According to Deborah Cox,
itâ€™s no fault of hers that her big return to
Broadway ended abruptly last spring when the plug was pulled on the
musical revival of Jekyll & Hyde six weeks before its limited
run was to end. This, after the chart-topping R&B songstress
and leading man Constantine Maroulis (American Idol) won
raves when the show toured the country six months before. And
though the New York press corps were not as kind to the fabled
Frank Wildhornâ€“helmed spectacle, all bets were
literally off when it was snubbed for Tony Award nominations.
â€œI really wanted
to make my mark,â€ reflects Cox, who played the harlot with a heart Lucy. â€œI donâ€™t have any control of what goes on, thereâ€™s a lot of politics. The whole Broadway game has changed.â€
Cox is no stranger to the Great White Way: Almost 10 years ago the â€œNobodyâ€™s Supposed to Be Hereâ€ powerhouse garnered acclaim when she debuted in Tim Rice & Elton Johnâ€™s hit musical Aida. Not deterred by the Jekyll misfortunes, the 40-year-old married mother of three wonâ€™t let another decade pass before she makes it back on the boards. Tony Awardâ€“nominated producer Joey McKneely (The Life, Smokey Joeâ€™s Cafe) has tapped her for the leading role in Josephine, a biographical musical based on the life and times of legendary entertainer Josephine Baker. Itâ€™s a story the Toronto native has followed for more than 20 years.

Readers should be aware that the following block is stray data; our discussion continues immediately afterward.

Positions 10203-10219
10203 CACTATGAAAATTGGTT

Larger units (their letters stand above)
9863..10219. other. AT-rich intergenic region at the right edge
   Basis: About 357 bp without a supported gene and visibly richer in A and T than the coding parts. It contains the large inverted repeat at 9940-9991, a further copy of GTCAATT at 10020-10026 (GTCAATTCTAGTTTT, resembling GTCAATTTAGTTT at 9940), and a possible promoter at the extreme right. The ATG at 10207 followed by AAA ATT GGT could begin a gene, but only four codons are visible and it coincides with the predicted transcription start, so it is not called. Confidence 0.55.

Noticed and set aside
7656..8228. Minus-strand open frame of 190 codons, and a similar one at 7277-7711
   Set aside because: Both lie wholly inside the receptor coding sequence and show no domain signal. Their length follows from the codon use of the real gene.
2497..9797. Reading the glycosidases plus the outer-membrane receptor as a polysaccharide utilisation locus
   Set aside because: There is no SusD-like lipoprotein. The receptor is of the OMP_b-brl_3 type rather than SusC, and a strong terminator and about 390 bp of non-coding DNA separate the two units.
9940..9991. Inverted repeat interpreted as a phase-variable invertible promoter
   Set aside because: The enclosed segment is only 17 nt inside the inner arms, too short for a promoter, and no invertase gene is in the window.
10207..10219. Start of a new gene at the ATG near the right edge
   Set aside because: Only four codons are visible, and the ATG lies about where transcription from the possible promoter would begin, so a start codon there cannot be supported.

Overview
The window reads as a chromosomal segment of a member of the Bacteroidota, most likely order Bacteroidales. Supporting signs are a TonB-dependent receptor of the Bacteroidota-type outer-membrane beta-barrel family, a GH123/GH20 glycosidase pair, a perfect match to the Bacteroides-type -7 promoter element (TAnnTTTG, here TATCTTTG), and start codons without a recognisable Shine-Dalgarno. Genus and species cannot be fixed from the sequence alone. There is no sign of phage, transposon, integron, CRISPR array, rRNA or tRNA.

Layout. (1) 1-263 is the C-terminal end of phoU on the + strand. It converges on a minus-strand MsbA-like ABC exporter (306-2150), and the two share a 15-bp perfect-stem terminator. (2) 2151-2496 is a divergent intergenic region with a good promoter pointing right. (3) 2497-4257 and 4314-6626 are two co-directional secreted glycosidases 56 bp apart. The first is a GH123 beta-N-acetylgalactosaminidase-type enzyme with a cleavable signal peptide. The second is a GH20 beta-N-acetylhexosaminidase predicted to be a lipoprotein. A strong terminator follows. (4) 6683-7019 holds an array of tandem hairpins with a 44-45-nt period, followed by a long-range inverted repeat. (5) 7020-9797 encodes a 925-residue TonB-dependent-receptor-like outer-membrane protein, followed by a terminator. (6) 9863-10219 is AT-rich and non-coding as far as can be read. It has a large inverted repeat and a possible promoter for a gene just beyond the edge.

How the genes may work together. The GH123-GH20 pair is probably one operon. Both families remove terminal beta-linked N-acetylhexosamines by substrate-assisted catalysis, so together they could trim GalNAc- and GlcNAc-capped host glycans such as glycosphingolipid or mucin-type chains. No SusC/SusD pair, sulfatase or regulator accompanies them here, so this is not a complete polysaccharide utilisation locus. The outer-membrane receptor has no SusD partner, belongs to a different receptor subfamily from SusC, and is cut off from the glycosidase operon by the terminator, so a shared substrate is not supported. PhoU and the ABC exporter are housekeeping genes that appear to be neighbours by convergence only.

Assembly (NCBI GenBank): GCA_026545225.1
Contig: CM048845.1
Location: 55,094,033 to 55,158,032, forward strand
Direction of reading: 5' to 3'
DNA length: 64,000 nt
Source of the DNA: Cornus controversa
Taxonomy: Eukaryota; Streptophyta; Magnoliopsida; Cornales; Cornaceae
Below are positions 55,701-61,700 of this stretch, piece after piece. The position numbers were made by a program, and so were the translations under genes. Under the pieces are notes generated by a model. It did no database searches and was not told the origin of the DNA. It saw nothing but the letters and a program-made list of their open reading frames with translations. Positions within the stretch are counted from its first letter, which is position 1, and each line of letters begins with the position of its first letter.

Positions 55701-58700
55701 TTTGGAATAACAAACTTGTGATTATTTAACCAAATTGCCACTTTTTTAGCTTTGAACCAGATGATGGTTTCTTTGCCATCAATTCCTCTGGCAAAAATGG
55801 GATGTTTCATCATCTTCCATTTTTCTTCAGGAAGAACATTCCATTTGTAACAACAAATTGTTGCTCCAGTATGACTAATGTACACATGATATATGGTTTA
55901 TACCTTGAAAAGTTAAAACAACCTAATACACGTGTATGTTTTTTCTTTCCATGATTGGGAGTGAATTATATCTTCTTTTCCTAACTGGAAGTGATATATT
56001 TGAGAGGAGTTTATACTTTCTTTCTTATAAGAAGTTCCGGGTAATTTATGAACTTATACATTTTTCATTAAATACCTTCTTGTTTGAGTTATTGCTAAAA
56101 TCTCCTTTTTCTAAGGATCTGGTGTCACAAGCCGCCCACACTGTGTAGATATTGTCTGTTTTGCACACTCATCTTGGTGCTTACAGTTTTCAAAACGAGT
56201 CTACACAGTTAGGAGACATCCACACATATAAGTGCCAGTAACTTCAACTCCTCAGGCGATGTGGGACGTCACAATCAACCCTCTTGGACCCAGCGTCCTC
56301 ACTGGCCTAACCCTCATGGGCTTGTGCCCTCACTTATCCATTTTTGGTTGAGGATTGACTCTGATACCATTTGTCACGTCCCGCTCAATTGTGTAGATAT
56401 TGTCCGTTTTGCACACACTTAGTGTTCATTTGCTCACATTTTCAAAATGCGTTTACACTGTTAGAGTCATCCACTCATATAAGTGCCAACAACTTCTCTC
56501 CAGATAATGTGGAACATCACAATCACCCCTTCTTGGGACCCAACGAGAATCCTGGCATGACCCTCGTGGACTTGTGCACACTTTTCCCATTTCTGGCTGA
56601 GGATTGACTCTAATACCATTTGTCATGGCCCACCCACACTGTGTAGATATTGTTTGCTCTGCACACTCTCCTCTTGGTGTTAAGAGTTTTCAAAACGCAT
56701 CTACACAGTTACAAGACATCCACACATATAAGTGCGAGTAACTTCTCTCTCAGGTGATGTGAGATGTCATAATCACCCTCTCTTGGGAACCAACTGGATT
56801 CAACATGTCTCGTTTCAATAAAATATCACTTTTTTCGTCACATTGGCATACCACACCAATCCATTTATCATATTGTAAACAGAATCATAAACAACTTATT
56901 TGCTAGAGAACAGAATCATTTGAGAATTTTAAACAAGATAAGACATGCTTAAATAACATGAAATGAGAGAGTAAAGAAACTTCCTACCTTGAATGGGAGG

â€œIâ€™ve been studying this woman for a long timeâ€” even in high school when I first went on tour with this French artist before I came to the U.S. and got my own deal,â€shes hared. â€œI became an admirer of her and her legacy. When this project came along, I said â€˜Wow, itâ€™s just meant to be.â€™â€
The forthcoming musical wonâ€™t gloss over the intricate details of Bakerâ€™s life, Cox warns. â€œShe came from the St. Louis slums and rose to be a huge star; she [was one of ] the first black women to have a mansion, an elevator and her own hair endorsements. She was a pilot, spoke seven languages and adopted 12 children from all over the globe. She was the first openly bisexual woman who really just believed that all of us should be able to co-exist no matter our color or sexual orientation. [Herâ€™s] was just a really brilliant story.â€
Cox has been known to hold her own alongside two of the most iconic voices of the past few decades (as a background singer for Celine Dion; as a duet partner with Whitney Houston), so singing songs like â€œLa Vie En Roseâ€ will be a cakewalk. And after doing theatre so well, the acting wonâ€™t be a problem either. But the French? Uh, not so much. She admittedly has to brush up on that. â€œI speak a little bit,â€ she chuckled before breaking out into what sounded like some â€œLady Marmaladeâ€Creole.
â€œI think Iâ€™m in the best place Iâ€™ve ever been in my career because Iâ€™m doing what I love,â€ she adds. â€œI think itâ€™s important for an artist to get [to] that place, and not many do.â€